Republicans bulldozing waste and building a better future

Three months ago last Tuesday, Republicans took control of the House for the first time in some 40 years. The November rout was aided in part by the bold, specific Contract with America, whose 100 days end this Friday. Despite a fusillade of press attacks, baseless ethics charges against Newt Gingrich, a somewhat halfhearted Senate, and much whining from Nader, Streisand, and company, so far the GOP has done fairly well.

First, the Contract has been nearly fulfilled already. On opening day, the House passed reforms including a supermajority for income tax hikes, a ban on proxy ("ghost") voting, opening most committee meetings to the public, and a 33 percent cut in Congressional staff. Another measure was to require that the laws passed by Congress will actually apply to Congress, a reform as welcome as its need was astonishing.

Since then, the House has passed a bill boosting defense spending while cutting back social programs like HUD, education, health services, and the Commerce Department (for a total savings of $17 billion); major pro-family tax cuts; part of a new crime bill based on block grants to the states; the balanced-budget amendment and a form of line-item veto; caps on damage awards in lawsuits ("a victory for the forces of cruelty" according to Ralph Nader, whose rug I'd love to trip over sometime); a ban on unfunded federal mandates, and the Balanced Budget Amendment.

Quite a bit for a mere 100 days. Welfare reform (stressing individual responsibility), term limits (defeated), tax reform such as the Armey flat-tax plan, and cuts in corporate subsidies have also come under House consideration. (According to John McCain's office, the welfare reform bill passed the House, though I was not able to confirm this due to an impending deadline and the slime who stole the late-March Wall Street Journals from the Main Library.) All in all, the House has been moving along well.

The Senate, more cautious, more temperate, and hence a good deal more asinine, has emerged as a hindrance. It severely weakened a proposed House one-year freeze on new regulations, instead merely giving Congress power to block them if it chose. The Senate Appropriations Committee reduced the above mentioned budget cuts to $13 billion. Of course, the most famous Senate reform derailment was the cliffhanger defeat of the Balanced Budget Amendment, spurring at least one conservative (me) to propose sending Mark Hatfield, R-Ore., to Singapore with a suitcase full of crack.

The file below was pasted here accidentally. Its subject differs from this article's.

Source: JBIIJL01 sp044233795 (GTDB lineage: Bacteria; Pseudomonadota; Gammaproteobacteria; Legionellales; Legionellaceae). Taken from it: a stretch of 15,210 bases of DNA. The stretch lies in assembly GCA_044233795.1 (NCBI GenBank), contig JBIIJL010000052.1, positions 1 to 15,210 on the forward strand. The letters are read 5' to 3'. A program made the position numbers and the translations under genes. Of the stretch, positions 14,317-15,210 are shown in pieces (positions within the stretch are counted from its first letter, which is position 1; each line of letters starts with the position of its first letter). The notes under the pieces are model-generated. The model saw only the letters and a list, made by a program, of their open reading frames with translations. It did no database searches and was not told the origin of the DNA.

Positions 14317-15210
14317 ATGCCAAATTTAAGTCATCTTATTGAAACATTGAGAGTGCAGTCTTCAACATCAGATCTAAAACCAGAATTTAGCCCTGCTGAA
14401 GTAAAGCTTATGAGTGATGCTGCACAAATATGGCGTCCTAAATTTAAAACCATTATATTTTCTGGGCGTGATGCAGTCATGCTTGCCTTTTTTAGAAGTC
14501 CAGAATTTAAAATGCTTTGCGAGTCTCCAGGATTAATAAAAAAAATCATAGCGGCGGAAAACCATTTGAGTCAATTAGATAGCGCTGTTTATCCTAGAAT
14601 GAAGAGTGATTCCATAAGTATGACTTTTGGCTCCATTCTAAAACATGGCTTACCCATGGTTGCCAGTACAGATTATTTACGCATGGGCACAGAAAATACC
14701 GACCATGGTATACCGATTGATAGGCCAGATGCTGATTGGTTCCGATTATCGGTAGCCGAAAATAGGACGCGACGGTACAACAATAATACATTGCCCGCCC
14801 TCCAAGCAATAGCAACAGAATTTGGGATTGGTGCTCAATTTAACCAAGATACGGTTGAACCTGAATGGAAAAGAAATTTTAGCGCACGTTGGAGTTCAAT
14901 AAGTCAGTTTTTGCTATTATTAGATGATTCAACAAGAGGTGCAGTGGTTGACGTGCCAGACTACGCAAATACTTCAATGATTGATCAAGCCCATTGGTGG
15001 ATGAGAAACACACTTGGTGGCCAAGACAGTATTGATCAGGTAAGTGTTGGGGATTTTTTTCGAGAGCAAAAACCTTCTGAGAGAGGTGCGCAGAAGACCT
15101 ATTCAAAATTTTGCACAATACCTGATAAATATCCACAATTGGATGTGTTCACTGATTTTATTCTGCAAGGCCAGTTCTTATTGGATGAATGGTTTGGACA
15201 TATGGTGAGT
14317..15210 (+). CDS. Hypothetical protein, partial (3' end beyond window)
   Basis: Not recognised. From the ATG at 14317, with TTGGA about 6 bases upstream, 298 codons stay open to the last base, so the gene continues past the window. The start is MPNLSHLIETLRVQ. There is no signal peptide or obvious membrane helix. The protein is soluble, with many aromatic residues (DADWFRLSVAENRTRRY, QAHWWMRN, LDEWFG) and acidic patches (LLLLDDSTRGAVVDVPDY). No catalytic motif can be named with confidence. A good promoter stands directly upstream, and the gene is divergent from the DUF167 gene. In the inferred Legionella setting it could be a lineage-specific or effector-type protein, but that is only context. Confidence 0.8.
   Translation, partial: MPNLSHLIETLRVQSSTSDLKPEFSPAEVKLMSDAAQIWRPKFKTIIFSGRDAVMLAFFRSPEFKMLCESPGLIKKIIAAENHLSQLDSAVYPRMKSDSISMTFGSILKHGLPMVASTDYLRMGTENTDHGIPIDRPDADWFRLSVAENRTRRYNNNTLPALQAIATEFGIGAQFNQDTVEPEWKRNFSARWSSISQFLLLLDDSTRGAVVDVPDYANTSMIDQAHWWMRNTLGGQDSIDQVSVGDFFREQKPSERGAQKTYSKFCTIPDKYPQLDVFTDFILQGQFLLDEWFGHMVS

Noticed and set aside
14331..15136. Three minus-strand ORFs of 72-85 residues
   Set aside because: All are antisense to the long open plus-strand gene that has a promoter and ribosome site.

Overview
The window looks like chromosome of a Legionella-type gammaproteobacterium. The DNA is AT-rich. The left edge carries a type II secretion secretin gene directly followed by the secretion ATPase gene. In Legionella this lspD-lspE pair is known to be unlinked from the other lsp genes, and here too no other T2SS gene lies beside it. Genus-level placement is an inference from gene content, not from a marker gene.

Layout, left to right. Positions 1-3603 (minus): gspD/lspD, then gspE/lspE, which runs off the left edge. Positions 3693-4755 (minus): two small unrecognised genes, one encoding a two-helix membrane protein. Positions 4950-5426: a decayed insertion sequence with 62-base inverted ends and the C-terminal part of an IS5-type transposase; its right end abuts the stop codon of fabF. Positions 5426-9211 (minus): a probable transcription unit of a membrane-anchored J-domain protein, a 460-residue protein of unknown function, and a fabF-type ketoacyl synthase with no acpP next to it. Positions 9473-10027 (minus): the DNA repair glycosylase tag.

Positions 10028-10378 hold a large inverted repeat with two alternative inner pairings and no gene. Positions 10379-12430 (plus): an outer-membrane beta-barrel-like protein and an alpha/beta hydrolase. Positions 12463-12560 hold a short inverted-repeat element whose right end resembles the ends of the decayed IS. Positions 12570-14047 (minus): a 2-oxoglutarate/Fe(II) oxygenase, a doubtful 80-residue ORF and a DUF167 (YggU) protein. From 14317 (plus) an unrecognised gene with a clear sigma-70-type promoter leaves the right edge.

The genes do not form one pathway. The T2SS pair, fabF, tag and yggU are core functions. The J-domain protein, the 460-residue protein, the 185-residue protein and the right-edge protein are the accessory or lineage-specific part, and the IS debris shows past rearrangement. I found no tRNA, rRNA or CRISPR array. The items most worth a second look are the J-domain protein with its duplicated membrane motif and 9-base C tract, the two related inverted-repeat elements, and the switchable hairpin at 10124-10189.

In fairness, the Senate detailed $750 billion in cuts over the next five years, and Sen. Jesse Helms, R-N.C., will almost certainly squash the hard-left UN Convention on the Rights of the Child. Moreover, the GOP majority is too slim to override a veto or break a filibuster, and the BBA defeat was Hatfield's individual doing. Nonetheless, the Senate has not acted as boldly as the House.

But has the House GOP majority been bold enough? Less important than the Contract, and even than the broader legislative issues to follow (such as health care), are the foundational principles on which GOP legislation should be based. These principles include smaller government (MUCH smaller, not just minus PBS and the NEA), drastically lower and simpler tax rates, a strong national defense, restoring civic order and traditional moral standards, and the presumption that individuals, not government, are responsible for their welfare.

The GOP leadership must articulate these principles and defend them with vigor against liberal attacks. They must attack not only the programs of the New Deal and Great Society, but the socialist tenets that founded them. Rather than assuring reporters that block grants will preserve the school-lunch program, Republicans must deny that the federal government has any business providing lunches for anyone. The vast moral breakdown resulting from the dependency welfare fosters is far crueler than cutting AFDC, and the GOP should say so, forcefully and often.

Though much good will come of bulldozing existing laws and agencies, the GOP should also act decisively to restore the traditional morality that built America. Since the Left must normally impose its values from above (notably through the courts), eliminating unnecessary government power will go a long way. But proactive steps like school choice, major restrictions on abortion, and policies exclusively favoring the husband-and-wife family as the basic social unit, are necessary as well.

Of course, such radical reform will not happen overnight, especially since we've had sixty years to get into the mess we're in. The GOP has done a good job so far, particularly in redefining the terms of debates. (Suddenly everyone seems to be talking about cutting taxes, for instance, although the Wall Street Journal still refers to "costly tax cuts" and how to "pay" for them, as if it cost you $100.00 not to steal it from someone.)

But redefining the terms is only the first step towards reversing the decay wrought by socialism, moral relativism, and the loss of individual responsibility. The rest demands unwavering commitment to major change, which will be the real test of Republican governance in the months to come.

John Keisling can out-sing Barbra Streisand. He is a grad student in mathematics.

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